By Wendi Latko, Director of Sustainable Services, Xerox Environment, Health, Safety and Sustainability
Over the recent April school break, I finally got the chance to see The Lorax. As I watched my 6-year-old laugh out loud at the film’s humor, I couldn’t help but think about the film’s message and how things have changed – or not – in the 40 years since the book was written.
The Lorax is one of Dr. Seuss’ less-disguised social commentaries, pointedly highlighting the dangers posed by industrial development and corporate greed. In the story, an entrepreneur named the Once-ler invents a garment called a Thneed, made from the prized tuft of the Truffula tree. He cuts more and more trees to meet demand, leaving environmental carnage behind, until, finally, he cuts down the last tree. Unable to produce any more product, his company folds and he retreats to a reclusive existence.
Despite the rhyming text and whimsical pictures, Dr. Seuss’ point is not at all subtle: disregard for the implications of business growth not only compromise the world in which we live, but also the ongoing viability of the business itself.
So where are we today? There is certainly a lot of attention to environmental issues and corporate responsibility. But have things really changed?
From our vantage point at Xerox, the answer would be yes. Among Xerox’s customers, energy and waste are top of mind today, just as they were in the mid-1990’s when we first systematically started looking at our products’ environmental impacts. What has changed is the level of detail our customers are looking for – today they want to know how much we can help reduce their energy costs and carbon footprint, and to make it easy for them to reduce waste. Programs such as our Green World Alliance for recycling and managing consumables waste have evolved over time to meet those expectations. Today, we also have customers asking us to help them print less, finding ways to improve their processes and manage their information without putting marks on paper.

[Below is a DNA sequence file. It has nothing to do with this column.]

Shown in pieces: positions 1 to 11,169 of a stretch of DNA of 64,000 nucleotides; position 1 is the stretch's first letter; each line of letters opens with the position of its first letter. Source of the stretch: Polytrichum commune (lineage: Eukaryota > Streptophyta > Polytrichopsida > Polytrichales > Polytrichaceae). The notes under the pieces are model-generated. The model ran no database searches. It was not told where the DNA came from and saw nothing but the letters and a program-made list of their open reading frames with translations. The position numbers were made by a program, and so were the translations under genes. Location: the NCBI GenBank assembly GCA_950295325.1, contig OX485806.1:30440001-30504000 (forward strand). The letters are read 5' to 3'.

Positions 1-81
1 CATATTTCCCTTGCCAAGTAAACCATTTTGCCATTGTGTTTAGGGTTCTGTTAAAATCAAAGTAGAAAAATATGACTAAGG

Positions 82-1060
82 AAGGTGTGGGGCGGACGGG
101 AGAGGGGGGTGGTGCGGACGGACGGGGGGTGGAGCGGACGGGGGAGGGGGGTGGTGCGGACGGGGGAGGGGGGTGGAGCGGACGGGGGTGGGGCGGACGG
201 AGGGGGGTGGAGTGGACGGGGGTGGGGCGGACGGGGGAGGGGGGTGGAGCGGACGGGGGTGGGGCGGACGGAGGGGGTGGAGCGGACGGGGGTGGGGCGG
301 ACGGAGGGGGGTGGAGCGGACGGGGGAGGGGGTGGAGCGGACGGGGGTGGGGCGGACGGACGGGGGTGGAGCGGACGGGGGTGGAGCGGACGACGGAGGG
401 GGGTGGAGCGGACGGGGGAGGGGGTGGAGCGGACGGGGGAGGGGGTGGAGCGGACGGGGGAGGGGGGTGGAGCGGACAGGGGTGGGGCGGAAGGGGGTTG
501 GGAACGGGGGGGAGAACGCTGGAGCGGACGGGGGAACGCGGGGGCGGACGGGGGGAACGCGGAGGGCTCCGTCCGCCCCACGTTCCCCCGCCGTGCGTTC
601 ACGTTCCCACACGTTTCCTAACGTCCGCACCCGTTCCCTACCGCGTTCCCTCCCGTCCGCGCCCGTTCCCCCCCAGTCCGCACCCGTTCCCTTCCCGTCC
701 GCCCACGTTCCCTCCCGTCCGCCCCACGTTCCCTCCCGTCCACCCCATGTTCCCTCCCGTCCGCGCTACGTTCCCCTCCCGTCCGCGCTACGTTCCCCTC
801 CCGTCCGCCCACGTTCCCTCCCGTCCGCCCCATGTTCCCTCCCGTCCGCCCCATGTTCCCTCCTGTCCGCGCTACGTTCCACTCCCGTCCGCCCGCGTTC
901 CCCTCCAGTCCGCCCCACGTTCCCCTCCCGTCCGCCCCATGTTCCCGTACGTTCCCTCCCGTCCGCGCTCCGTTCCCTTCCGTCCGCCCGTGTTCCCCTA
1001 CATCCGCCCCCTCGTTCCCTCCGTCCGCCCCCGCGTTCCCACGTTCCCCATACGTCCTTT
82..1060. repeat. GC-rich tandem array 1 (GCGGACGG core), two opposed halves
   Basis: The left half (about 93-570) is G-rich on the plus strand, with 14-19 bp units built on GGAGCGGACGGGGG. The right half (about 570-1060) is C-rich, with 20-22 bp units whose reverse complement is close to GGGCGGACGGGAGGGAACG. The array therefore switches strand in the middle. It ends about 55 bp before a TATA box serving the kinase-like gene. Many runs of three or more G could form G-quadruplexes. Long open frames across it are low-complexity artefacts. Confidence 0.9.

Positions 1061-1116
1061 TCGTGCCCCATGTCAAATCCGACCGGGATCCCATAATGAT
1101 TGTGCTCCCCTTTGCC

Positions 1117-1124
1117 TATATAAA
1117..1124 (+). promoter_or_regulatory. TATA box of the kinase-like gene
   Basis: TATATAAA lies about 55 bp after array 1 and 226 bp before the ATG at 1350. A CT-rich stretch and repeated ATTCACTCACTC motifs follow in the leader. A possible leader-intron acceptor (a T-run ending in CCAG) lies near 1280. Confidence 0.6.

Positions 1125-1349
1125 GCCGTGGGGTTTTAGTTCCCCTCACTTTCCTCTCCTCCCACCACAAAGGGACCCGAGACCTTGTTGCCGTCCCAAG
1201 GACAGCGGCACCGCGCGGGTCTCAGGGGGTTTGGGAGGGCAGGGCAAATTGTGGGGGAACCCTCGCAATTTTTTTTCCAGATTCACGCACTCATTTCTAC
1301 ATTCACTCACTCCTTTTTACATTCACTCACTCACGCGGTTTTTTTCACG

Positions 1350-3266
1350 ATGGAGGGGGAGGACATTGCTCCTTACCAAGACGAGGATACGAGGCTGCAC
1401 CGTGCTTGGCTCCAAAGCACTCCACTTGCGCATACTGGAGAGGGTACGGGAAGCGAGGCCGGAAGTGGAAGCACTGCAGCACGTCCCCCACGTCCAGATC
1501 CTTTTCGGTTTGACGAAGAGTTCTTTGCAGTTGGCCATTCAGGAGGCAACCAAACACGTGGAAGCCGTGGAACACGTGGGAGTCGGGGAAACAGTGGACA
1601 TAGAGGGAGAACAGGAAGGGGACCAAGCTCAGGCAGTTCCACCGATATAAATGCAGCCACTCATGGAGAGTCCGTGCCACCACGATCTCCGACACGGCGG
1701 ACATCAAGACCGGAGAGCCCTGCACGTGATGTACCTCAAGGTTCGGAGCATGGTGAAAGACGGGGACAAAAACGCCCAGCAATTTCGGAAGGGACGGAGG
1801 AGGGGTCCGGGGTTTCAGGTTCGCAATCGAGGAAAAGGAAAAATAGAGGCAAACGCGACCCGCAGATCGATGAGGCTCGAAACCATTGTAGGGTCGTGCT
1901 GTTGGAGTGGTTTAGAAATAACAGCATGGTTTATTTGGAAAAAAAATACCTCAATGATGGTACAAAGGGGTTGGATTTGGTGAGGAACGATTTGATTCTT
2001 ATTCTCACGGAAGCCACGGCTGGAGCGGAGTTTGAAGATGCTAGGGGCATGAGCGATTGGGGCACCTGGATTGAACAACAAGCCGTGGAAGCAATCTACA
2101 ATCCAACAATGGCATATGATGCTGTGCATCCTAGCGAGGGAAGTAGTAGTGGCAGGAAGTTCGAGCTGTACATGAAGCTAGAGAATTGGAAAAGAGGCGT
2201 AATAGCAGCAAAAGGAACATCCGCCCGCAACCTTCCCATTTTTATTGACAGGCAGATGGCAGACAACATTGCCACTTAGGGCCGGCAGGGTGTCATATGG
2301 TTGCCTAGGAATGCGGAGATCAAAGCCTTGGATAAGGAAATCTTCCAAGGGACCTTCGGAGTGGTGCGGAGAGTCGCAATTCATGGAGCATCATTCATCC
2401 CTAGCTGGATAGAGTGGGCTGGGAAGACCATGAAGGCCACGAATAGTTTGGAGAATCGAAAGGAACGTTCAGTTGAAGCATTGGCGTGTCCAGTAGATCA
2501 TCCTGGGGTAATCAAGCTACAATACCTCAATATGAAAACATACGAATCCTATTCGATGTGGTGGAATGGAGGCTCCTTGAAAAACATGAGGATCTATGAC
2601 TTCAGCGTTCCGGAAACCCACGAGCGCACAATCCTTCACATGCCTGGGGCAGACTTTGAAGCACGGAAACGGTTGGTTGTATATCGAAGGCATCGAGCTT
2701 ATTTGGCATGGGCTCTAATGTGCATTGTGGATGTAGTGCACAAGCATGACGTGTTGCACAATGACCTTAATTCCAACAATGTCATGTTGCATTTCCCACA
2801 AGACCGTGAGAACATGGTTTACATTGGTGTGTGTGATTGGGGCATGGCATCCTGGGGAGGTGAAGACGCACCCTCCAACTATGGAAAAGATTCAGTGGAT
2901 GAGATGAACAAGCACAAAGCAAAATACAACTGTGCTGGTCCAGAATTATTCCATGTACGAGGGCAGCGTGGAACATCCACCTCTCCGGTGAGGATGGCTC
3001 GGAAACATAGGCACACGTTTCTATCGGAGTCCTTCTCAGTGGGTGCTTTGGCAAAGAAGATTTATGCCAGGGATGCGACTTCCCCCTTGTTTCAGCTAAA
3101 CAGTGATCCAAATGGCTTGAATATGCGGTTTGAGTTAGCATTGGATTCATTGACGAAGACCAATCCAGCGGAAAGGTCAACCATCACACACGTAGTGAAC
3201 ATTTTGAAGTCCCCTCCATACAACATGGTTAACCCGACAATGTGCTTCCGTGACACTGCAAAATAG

Growth is certainly top of mind for nearly all companies today, but we don’t see our customers solely focused on “biggering” (the Once-ler’s word) their operations at the expense of all else. While I won’t speculate on motivations, customers are increasingly raising the bar on their environmental expectations. The reality is, especially in the early stages of paying attention to environmental issues, what is good for the company in the long term is very often also good for the environment. Waste nearly inevitably equates to unnecessary cost and environmental impact. And, as Dr. Seuss so effectively illustrates, by ignoring the environmental impact of his operations, the Once-ler ultimately drove himself out of business by depleting the very raw material that made his product possible.
While many view environmental sustainability as a moral issue, the reality is that “business is business, and business must grow!” The good news is that growing business doesn’t need to equal “biggering factories, biggering roads, biggering wagons, and biggering loads.” Companies that are striving to operate responsibly continually look for cost-effective ways to achieve their goals – both financial and environmental.